In today’s world, the truth is losing
Richard Stengel, the State Department’s undersecretary for public diplomacy, bluntly states the problem that has been worrying him and should worry us all: “In a global information war, how does the truth win?”
The very idea that the truth won’t be triumphant would, until recently, have been heresy to Stengel, a former managing editor of Time magazine. But in the nearly three years since he joined the State Department, Stengel has seen the rise of what he calls a “post-truth” world, where the facts are sometimes overwhelmed by propaganda from Russia and the Islamic State.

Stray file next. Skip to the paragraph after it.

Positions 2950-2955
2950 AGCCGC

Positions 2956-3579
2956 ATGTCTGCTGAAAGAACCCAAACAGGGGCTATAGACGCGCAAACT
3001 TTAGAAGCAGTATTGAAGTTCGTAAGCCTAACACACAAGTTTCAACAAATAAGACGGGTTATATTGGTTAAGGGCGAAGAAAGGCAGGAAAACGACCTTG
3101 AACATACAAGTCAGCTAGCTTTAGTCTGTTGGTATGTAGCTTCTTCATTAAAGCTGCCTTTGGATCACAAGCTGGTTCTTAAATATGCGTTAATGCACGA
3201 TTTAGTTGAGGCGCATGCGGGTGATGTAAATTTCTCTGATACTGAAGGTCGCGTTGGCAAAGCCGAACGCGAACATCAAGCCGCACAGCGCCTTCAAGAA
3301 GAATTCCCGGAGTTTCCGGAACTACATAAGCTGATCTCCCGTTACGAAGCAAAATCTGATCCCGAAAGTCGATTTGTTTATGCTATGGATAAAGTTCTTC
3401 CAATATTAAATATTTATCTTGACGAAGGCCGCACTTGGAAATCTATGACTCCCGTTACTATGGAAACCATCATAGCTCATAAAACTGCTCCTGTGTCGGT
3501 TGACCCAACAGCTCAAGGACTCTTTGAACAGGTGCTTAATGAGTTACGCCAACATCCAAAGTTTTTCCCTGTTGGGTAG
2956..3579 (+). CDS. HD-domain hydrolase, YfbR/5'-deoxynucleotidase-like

“We like to think that truth has to battle itself out in the marketplace of ideas. Well, it may be losing in that marketplace today,” Stengel warned in an interview. “Simply having fact-based messaging is not sufficient to win the information war.”
Stengel poses an urgent question for journalists, technologists and, more broadly, everyone living in free societies or aspiring to do so. How do we protect the essential resource of democracy — the truth — from the toxin of lies that surrounds it? It’s like a virus or food poisoning. It needs to be controlled. But how?
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